Seventy-four children later, Hilton Head Island woman, 82, continues fostering babies

abredeson@islandpacket.comSeptember 15, 2013 

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Hilton Head Island's Karin VanName holds one of her foster children as she watches commercials on the tv Wednesday afternoon at her home in Hilton Head Plantation. VanName has fostered 74 children over the past 25 years.

SARAH WELLIVER — Sarah Welliver Buy Photo

Karin VanName has adored babies for as long as she can remember. As a little girl, she was never far from her baby dolls. She said she used to dress them in baby clothes and push them up and down the street in a stroller.

All that practice with dolls might have prepared the Hilton Head Island woman for a lifetime with real babies. When she grew up, she had three daughters. But her love for children didn't end after her children were grown.

In March 1988, VanName, who lived in New York at the time, decided to start fostering children.

"I wasn't doing anything," she said. "I saw an ad in the paper that they were looking for people to take care of children, and I thought, 'Ooh, that's something I'd really like to do.'"

VanName went through a couple days of training. Her house was inspected by different agencies. And then the first baby arrived.

"A lot quicker than the other way," she said with a laugh.

Twenty-five years later, VanName has now fostered 74 children. She is currently caring for a 1-month-old girl and an 11-month-old girl. She said she hopes to foster at least 100 before she retires from foster care.

VanName said her daughters have their own opinion of their mother's fostering children at age 82.

"They think I'm crazy," she said. "(They say) 'You could be traveling. You could be doing this and that.' But this is what I want to do."

She said she keeps in touch with some of the children she has fostered. One family adopted three children that were in her care, and she sees them every once in a while.

In 1998, VanName fostered a baby boy for almost a year. When he was adopted, she put a note in with his clothing. He and his mother recently found the note and contacted her.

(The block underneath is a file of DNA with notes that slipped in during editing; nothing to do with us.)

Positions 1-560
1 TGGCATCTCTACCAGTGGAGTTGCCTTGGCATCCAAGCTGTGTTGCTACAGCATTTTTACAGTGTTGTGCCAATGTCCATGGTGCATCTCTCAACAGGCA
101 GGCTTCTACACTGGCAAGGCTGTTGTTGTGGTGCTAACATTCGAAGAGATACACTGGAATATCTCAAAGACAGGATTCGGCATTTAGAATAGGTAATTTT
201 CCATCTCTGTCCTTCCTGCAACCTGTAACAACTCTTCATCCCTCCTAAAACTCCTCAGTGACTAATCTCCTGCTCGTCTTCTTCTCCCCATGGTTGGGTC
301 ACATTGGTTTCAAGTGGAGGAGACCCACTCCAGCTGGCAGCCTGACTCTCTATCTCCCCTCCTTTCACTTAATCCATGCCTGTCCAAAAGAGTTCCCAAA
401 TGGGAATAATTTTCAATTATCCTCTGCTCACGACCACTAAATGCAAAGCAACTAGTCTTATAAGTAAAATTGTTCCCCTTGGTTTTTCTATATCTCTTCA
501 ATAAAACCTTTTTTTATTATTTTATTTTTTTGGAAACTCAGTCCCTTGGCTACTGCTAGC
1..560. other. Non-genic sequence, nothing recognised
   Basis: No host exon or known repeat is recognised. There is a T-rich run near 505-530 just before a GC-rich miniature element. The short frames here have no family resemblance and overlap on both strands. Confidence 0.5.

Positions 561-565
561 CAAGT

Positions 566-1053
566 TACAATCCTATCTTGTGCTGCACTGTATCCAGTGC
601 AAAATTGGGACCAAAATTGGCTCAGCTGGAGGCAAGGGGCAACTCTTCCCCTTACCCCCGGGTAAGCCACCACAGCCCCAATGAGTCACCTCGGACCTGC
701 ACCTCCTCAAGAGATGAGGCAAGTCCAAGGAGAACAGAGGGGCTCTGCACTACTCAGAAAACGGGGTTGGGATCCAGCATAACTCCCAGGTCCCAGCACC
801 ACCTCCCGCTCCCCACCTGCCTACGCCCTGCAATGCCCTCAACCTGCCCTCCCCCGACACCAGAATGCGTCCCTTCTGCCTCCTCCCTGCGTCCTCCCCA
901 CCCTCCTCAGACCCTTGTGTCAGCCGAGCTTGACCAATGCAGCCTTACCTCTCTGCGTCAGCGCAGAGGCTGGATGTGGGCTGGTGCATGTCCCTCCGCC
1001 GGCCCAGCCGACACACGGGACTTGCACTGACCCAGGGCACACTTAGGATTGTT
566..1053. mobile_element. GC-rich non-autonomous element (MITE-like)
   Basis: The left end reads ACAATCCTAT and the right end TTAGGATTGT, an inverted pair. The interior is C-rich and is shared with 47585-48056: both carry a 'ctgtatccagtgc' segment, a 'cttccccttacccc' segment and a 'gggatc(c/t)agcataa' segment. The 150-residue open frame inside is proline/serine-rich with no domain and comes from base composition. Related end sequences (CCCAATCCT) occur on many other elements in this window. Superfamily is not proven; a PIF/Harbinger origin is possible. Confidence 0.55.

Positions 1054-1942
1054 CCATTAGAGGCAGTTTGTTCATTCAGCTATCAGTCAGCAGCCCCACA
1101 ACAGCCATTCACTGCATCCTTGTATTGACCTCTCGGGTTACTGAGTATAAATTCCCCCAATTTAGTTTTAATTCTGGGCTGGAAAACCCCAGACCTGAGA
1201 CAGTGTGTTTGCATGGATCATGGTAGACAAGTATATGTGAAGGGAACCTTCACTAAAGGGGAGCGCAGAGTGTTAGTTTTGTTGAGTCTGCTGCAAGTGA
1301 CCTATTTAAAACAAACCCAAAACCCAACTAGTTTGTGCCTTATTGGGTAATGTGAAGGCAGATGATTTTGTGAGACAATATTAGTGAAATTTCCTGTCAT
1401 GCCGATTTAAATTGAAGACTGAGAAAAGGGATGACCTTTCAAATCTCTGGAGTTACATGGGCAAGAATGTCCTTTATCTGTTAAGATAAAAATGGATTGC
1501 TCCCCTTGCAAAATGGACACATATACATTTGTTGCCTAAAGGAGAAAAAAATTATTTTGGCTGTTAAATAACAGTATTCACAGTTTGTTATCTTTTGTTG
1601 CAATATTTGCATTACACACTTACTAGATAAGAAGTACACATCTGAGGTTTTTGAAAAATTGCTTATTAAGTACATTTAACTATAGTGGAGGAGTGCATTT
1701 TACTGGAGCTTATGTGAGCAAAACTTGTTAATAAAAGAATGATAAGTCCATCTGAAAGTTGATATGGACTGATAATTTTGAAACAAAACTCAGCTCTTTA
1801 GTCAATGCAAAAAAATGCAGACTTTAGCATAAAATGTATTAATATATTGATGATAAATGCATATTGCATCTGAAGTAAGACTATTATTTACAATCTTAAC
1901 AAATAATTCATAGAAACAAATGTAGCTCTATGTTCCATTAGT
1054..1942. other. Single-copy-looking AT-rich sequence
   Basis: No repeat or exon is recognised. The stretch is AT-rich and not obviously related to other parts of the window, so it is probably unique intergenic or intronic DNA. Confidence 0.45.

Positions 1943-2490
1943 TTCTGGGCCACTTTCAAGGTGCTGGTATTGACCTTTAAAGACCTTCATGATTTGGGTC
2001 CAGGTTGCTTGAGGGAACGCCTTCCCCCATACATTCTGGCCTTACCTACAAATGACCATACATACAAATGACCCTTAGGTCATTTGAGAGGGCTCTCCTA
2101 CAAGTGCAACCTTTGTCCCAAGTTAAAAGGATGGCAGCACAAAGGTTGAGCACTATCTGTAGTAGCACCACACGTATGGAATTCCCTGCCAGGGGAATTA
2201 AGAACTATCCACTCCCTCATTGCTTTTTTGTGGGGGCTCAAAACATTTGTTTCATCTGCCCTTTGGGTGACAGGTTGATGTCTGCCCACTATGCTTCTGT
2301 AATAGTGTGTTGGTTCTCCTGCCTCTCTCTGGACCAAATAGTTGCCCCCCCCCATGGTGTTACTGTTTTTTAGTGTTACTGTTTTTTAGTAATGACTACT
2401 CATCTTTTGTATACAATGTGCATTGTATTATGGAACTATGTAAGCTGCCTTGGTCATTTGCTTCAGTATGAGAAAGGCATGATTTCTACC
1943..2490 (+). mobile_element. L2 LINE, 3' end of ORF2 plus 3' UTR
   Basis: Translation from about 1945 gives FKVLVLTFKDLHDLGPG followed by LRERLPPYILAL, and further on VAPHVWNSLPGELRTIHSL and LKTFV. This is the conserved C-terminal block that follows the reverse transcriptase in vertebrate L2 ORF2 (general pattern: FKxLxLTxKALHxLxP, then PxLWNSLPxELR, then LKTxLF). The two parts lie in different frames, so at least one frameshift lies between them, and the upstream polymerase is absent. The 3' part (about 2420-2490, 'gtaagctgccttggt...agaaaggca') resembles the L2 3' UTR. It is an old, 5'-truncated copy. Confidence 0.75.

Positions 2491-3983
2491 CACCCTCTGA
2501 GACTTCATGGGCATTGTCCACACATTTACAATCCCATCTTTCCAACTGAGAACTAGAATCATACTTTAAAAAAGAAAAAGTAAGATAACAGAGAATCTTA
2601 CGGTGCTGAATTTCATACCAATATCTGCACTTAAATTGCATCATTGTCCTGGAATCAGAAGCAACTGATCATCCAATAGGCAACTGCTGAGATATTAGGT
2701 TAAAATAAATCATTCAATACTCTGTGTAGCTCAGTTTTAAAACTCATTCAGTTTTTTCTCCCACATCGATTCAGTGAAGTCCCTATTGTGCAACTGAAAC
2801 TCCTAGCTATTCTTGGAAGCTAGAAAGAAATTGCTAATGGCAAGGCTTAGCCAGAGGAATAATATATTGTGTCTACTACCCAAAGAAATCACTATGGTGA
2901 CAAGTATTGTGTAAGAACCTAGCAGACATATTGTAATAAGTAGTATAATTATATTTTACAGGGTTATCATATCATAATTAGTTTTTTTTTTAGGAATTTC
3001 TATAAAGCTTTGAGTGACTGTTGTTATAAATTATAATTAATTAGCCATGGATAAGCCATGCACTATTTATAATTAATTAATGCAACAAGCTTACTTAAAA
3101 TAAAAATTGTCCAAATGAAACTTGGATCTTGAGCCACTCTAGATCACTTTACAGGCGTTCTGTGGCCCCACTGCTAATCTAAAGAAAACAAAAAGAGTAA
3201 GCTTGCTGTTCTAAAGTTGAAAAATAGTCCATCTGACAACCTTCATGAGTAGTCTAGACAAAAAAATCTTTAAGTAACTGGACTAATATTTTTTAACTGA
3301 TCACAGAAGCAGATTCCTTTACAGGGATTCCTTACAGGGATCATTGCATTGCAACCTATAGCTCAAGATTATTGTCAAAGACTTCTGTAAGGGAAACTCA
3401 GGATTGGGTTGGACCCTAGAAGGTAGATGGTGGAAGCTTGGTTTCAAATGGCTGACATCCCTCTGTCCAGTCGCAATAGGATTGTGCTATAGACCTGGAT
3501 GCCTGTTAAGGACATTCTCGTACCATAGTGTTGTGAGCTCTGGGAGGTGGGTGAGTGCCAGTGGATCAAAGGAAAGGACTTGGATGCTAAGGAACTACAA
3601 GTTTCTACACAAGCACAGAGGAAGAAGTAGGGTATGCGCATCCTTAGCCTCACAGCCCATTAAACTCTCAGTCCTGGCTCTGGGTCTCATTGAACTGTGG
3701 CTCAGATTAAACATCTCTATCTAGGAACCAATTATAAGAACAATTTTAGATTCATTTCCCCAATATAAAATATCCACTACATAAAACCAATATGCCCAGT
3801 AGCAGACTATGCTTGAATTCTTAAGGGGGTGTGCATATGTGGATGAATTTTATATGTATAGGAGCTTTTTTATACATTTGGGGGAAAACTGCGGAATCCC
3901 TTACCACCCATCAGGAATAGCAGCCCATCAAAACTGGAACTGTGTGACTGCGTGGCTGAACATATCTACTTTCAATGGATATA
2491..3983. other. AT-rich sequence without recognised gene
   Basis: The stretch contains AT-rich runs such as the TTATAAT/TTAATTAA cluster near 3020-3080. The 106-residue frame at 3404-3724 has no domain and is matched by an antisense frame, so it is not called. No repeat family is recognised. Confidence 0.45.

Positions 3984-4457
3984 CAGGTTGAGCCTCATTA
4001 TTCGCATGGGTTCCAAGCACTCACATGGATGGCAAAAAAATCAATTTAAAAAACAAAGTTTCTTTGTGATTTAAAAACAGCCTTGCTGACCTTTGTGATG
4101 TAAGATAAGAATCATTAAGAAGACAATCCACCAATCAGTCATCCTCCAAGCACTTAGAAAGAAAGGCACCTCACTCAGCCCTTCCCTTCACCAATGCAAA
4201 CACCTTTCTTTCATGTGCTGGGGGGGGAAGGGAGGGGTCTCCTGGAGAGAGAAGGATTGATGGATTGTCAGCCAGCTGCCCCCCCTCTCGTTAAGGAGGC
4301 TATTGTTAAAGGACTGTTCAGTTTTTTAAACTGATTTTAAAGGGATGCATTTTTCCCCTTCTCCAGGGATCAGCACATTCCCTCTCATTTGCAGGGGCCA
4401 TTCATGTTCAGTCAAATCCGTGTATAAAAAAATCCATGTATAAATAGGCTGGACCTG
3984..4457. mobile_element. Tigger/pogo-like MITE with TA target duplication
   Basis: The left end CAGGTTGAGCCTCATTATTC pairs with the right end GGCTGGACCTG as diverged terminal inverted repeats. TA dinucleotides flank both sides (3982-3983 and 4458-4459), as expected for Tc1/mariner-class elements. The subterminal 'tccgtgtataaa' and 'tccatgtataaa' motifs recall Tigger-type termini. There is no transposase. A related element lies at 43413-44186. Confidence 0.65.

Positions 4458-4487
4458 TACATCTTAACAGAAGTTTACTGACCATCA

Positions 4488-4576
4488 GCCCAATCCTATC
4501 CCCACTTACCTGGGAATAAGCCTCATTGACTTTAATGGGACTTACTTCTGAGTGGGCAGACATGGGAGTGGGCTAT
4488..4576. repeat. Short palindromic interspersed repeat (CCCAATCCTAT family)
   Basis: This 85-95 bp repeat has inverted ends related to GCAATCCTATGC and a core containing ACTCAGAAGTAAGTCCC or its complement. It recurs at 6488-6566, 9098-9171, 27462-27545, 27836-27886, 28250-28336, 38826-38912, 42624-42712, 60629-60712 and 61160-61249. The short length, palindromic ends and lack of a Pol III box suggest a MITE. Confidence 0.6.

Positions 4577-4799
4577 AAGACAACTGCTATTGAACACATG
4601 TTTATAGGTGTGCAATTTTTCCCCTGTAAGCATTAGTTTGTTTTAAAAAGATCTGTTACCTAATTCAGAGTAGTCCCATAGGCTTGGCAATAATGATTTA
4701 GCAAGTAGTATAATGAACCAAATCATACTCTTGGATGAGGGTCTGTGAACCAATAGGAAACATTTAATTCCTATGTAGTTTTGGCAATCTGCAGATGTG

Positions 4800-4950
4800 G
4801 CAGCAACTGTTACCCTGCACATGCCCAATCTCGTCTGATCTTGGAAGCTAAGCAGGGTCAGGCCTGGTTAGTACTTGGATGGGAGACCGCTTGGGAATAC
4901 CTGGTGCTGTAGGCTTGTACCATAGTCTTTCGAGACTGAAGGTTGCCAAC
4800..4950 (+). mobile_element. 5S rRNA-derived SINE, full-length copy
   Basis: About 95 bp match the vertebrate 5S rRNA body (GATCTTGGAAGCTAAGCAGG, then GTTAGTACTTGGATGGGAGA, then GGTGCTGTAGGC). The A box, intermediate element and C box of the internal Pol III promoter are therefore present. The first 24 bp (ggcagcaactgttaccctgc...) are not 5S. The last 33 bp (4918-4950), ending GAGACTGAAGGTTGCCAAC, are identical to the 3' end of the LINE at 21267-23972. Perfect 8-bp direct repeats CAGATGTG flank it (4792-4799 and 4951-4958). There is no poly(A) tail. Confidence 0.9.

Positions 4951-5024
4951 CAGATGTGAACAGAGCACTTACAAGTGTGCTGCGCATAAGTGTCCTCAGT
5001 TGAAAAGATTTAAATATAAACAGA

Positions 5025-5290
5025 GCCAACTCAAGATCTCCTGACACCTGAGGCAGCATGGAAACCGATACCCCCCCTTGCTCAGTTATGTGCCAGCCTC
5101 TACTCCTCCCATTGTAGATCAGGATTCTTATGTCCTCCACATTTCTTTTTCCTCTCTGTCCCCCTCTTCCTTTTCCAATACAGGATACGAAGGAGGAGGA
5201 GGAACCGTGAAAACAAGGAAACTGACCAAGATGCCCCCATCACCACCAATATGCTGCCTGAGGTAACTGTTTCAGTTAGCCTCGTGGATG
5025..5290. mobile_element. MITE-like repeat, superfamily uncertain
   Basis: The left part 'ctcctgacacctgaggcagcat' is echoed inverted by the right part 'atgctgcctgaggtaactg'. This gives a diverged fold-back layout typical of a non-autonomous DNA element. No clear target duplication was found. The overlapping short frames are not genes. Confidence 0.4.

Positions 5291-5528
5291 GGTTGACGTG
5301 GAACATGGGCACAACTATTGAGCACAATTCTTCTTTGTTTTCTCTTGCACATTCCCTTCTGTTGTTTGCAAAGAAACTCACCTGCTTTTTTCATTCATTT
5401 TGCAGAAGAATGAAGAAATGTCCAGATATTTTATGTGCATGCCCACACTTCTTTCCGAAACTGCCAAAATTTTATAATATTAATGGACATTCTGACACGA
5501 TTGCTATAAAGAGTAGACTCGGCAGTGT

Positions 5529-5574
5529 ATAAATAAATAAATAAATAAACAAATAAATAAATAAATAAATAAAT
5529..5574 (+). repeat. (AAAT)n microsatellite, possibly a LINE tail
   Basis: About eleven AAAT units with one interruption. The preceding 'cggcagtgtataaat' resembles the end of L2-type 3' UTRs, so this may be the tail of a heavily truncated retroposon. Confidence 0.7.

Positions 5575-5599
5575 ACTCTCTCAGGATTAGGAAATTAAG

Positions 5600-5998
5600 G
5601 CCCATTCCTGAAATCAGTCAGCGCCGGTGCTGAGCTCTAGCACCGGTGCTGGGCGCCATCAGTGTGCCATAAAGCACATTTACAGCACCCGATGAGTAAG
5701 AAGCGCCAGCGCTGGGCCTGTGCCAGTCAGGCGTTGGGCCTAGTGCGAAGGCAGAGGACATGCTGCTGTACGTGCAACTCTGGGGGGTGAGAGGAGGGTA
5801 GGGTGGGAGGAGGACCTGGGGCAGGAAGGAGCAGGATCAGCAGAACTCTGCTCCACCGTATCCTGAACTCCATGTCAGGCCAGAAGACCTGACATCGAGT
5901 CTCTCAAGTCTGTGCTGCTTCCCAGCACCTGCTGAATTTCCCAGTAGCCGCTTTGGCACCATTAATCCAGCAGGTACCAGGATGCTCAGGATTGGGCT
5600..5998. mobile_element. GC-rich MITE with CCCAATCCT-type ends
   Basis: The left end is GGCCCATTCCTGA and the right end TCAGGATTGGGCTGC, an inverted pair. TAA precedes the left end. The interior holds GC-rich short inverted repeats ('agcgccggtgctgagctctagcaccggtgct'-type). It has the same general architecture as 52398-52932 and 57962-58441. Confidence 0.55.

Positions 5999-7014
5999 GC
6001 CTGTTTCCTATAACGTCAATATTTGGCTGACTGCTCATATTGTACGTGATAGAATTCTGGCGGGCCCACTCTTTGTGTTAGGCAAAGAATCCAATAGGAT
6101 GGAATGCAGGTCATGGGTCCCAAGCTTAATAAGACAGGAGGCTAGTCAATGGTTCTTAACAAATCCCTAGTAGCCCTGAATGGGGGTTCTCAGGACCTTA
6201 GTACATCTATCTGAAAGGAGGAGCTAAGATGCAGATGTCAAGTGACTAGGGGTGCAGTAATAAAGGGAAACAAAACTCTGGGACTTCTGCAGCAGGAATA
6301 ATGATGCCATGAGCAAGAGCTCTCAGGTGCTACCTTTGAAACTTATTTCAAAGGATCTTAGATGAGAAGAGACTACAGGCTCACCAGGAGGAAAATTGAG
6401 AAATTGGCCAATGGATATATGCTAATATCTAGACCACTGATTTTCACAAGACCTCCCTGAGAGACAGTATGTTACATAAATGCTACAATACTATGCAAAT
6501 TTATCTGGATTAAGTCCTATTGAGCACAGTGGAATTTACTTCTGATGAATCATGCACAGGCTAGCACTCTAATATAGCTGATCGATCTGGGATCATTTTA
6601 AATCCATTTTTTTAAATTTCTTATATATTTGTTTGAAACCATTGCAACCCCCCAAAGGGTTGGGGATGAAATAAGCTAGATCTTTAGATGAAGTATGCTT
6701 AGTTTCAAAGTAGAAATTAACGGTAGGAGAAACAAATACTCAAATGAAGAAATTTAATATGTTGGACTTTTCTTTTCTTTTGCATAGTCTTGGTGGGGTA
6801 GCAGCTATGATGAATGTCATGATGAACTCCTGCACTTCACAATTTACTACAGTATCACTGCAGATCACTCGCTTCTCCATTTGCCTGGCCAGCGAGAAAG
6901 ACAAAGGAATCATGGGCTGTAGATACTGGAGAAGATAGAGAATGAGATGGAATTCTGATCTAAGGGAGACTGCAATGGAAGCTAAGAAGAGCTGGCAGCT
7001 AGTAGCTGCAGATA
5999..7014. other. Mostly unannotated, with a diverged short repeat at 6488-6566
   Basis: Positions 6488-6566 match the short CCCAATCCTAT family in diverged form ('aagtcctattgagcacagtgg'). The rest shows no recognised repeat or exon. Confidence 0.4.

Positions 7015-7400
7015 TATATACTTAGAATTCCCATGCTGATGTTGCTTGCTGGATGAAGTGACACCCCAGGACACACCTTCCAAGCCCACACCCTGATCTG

Another former foster child became her grandchild. After fostering the boy for four years, one of VanName's daughters adopted the boy. He is now 20 years old.

Although she has a lot of fond memories with the children, it has not always been easy. She never knows how long the children will be with her. Some stay for a few days; others live with her for years. And she said most were born addicted to drugs so they have some withdrawal symptoms. At one point she had four children all under the age of 2, a difficult task for any one person to handle.

But the hardest part is saying goodbye.

"I cry when they go," she said. "And then another one comes, and I get caught up again."

She said when they leave her home, they are happy children. She credits their happiness with the fact that she is older, so she has more patience.

"I'm not a nervous new mother," she said. "And I think the babies feel that."

VanName said there is a desperate need for foster parents, especially for older children.

"I wish more people would look to (the Department of) Social Services to adopt rather than going out of the country and getting a baby," she said.

Follow Amy Coyne Bredeson at twitter.com/IPBG_Amy.

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